"There’s nothing boring about the phone itself." - Right.... beside that fact that on every technical aspect it's behind the competition, from RAM to CPU (debatable - somewhat, though arguably in raw FLOPS or any other measure it would be behind many existing ARM chips in new and upcoming phones) to screen (Yes, high pixel density... however it's far smaller and the margin to me is not that important - it's not a cinematic experience; it's a phone - let's remember that. <300 PPI is a very reasonable margin, 326 vs 306 is pretty much superfluous in my opinion and experience, more space to work with is of greater value then higher pixel density, hands down.) No expandable memory... why? Profits. The only company in the industry to use its particular port when millions of other devices use micro and mini usb... why? Accessory sales and profits.

    No NFC... why? Errrrrr..... margins. Might be in the next one. Maybe. It's a tiny chip that would literally have costed very little in the bulk amounts Apple produces and maybe... maybe a fraction more on the development costs of the iPhone 5 to great benefit of its users, app developers and client base. But, profit is king.

    Battery, which is... non removable... why? Well you couldn't replace it yourself that would.... affect the bottom line! Further, this battery has far worse standby time then many competitors 225 hours v 790 hours (SGS 3) and marginally worse talk time 8 hours v 11.4 (SGS 3). And that's before you even get into all the options - hardware and software - that it's competitors inadvertently and overtly offer, including apps (with root of course) that specific what to drop the CPU speed to when the screen is off, what band to change to, to stop data or sync etc {saving me hours of battery life in my personal experience with no noticeable loss in performance etc})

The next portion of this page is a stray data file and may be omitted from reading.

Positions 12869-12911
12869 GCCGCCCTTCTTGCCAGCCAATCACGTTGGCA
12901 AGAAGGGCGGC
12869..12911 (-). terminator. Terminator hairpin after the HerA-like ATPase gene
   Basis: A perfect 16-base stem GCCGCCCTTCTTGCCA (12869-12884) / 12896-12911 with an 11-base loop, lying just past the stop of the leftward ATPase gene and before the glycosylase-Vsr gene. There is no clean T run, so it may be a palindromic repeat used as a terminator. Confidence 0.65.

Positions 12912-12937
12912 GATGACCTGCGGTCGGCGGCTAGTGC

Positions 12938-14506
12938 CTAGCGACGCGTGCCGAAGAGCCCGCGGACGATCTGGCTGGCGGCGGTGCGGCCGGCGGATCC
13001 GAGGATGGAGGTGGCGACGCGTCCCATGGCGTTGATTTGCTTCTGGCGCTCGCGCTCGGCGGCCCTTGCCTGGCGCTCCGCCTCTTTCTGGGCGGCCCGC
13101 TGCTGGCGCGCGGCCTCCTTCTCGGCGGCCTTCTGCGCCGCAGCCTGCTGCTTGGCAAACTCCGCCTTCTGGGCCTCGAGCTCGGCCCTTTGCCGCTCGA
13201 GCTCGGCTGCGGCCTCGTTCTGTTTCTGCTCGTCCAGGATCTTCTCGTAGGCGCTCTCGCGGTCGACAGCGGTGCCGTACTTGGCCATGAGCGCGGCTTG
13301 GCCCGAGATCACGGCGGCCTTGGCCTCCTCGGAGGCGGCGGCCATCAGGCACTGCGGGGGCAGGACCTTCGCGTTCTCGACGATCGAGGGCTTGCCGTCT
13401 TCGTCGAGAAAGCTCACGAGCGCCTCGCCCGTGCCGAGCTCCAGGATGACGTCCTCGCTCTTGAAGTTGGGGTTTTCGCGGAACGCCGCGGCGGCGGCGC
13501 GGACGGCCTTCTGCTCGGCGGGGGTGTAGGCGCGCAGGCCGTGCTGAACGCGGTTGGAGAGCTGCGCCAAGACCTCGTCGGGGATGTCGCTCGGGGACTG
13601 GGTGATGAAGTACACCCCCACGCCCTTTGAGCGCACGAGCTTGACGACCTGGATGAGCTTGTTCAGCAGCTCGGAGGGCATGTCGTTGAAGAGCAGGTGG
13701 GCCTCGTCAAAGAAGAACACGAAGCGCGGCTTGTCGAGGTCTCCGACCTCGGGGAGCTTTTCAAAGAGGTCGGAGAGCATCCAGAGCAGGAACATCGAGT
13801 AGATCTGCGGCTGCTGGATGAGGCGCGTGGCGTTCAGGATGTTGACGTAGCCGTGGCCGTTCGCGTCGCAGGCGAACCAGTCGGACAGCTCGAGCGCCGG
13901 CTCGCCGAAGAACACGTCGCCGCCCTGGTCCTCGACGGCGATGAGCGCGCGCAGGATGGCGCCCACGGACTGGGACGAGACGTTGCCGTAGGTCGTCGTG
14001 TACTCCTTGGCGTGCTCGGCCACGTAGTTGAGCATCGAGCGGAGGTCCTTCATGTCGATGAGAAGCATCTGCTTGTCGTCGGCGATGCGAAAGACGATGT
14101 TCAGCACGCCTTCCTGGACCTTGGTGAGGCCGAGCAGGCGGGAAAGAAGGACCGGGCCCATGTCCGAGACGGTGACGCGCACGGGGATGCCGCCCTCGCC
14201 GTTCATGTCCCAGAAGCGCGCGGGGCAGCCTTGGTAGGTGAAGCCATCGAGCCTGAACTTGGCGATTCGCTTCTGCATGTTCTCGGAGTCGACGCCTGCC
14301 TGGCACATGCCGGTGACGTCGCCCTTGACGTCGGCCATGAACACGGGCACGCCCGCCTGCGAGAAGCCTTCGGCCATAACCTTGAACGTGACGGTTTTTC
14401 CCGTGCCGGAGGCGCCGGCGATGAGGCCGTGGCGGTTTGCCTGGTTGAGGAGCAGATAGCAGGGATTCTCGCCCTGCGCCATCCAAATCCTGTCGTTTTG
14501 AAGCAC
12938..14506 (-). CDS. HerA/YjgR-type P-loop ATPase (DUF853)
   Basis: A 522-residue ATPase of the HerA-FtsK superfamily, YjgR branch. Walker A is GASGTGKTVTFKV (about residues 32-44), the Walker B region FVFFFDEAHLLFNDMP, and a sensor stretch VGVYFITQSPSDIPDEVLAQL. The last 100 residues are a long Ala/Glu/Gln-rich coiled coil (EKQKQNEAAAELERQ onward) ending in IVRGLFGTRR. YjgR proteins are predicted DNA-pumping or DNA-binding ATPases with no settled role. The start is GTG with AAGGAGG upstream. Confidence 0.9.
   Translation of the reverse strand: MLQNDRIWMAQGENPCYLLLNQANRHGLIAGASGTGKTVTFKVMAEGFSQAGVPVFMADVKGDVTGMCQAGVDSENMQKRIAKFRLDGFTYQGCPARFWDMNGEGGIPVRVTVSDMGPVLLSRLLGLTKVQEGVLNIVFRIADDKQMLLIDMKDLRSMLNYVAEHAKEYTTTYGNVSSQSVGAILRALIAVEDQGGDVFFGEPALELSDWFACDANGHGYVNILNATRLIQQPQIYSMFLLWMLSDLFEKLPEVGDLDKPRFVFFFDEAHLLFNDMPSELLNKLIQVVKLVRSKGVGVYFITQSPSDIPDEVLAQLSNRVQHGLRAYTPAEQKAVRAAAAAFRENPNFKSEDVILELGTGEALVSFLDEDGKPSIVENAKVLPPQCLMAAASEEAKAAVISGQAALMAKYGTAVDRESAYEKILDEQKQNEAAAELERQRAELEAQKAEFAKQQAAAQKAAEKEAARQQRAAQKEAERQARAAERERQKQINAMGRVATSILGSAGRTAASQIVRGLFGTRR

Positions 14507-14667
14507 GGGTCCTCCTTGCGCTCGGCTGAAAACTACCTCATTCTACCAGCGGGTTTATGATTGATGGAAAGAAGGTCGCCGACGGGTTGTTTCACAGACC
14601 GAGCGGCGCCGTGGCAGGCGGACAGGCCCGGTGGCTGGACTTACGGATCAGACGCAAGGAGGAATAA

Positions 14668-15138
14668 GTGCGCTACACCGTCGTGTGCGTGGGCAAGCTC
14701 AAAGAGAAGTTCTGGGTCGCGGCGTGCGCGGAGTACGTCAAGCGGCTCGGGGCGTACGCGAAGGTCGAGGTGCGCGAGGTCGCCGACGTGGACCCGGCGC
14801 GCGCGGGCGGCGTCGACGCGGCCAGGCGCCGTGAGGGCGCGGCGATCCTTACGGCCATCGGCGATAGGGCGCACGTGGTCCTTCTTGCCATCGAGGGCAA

The only "real" point of contention is design. One that has been changed practically nil on a physical sense. Personally, I don't rate iPhone's design that highly. I never have. I am really enjoying what Nokia is doing with it's Lumia line in terms of crisp lines and rounded edges and... colour! Apple seems very very same old to me.

    Everything about this phone bores me. The only draw-card is Apple's extensive marketplace. One which Android is slowly reaching - and at current rates of growth, will surpass both quantitatively and - again opinion - qualitatively also.

    "When we start treating things like things, we can appreciate them as things, rather than messianic revelations" Very true. Also when tech-floggers/bloggers stop over hyping what is essentially circuitry in a box made of metals, rare earth's and plastics in pretty despicable conditions in South East Asia as "Apple ... making exciting things" as opposed to the reality of Apple outsourcing giant quantities of manufactured goods to many companies in China and South East Asia. They don't make anything. They design and outsource. Foxconn deserves as much praise as you would give Apple, really. I think your statement(s) in this post are very contradictory - on one hand you praise Apple and what it's made - yet you end saying "things are but things" but.... "I buy them anyway" it makes you look like a consumer who has some cognitive ability and awareness - but barely enough to render them aware of their need for consumption.

    "Besides, we’re going to buy the damn phone anyway." - No. This is the point of competition and why Apple has been fighting so strenuously against Samsung et al in its recent legal battles - market share is declining - not increasing at least in the United States, Korea and the United Kingdom.